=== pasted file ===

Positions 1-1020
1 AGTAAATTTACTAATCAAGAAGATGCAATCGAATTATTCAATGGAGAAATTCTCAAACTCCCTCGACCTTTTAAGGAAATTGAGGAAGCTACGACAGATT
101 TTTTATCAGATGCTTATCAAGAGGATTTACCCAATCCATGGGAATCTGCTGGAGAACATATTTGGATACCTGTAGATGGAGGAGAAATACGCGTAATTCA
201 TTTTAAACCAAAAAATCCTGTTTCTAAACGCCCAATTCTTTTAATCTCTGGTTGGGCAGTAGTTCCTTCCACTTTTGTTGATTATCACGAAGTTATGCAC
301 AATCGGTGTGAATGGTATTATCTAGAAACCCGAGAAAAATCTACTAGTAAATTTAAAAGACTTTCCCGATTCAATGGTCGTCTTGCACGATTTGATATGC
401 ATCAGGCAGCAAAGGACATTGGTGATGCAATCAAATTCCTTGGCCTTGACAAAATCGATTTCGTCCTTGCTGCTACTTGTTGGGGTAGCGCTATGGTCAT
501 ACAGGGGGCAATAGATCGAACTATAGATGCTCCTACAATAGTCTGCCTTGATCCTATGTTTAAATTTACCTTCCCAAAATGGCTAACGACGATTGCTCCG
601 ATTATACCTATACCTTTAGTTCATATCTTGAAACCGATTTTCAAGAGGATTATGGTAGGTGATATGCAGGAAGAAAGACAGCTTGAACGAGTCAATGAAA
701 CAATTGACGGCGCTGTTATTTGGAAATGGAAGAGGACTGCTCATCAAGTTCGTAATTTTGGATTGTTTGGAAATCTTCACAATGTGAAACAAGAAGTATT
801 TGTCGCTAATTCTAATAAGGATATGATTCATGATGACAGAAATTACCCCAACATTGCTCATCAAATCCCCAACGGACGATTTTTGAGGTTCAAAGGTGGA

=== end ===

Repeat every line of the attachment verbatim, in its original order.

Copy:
Positions 1-1020
1 AGTAAATTTACTAATCAAGAAGATGCAATCGAATTATTCAATGGAGAAATTCTCAAACTCCCTCGACCTTTTAAGGAAATTGAGGAAGCTACGACAGATT
101 TTTTATCAGATGCTTATCAAGAGGATTTACCCAATCCATGGGAATCTGCTGGAGAACATATTTGGATACCTGTAGATGGAGGAGAAATACGCGTAATTCA
201 TTTTAAACCAAAAAATCCTGTTTCTAAACGCCCAATTCTTTTAATCTCTGGTTGGGCAGTAGTTCCTTCCACTTTTGTTGATTATCACGAAGTTATGCAC
301 AATCGGTGTGAATGGTATTATCTAGAAACCCGAGAAAAATCTACTAGTAAATTTAAAAGACTTTCCCGATTCAATGGTCGTCTTGCACGATTTGATATGC
401 ATCAGGCAGCAAAGGACATTGGTGATGCAATCAAATTCCTTGGCCTTGACAAAATCGATTTCGTCCTTGCTGCTACTTGTTGGGGTAGCGCTATGGTCAT
501 ACAGGGGGCAATAGATCGAACTATAGATGCTCCTACAATAGTCTGCCTTGATCCTATGTTTAAATTTACCTTCCCAAAATGGCTAACGACGATTGCTCCG
601 ATTATACCTATACCTTTAGTTCATATCTTGAAACCGATTTTCAAGAGGATTATGGTAGGTGATATGCAGGAAGAAAGACAGCTTGAACGAGTCAATGAAA
701 CAATTGACGGCGCTGTTATTTGGAAATGGAAGAGGACTGCTCATCAAGTTCGTAATTTTGGATTGTTTGGAAATCTTCACAATGTGAAACAAGAAGTATT
801 TGTCGCTAATTCTAATAAGGATATGATTCATGATGACAGAAATTACCCCAACATTGCTCATCAAATCCCCAACGGACGATTTTTGAGGTTCAAAGGTGGA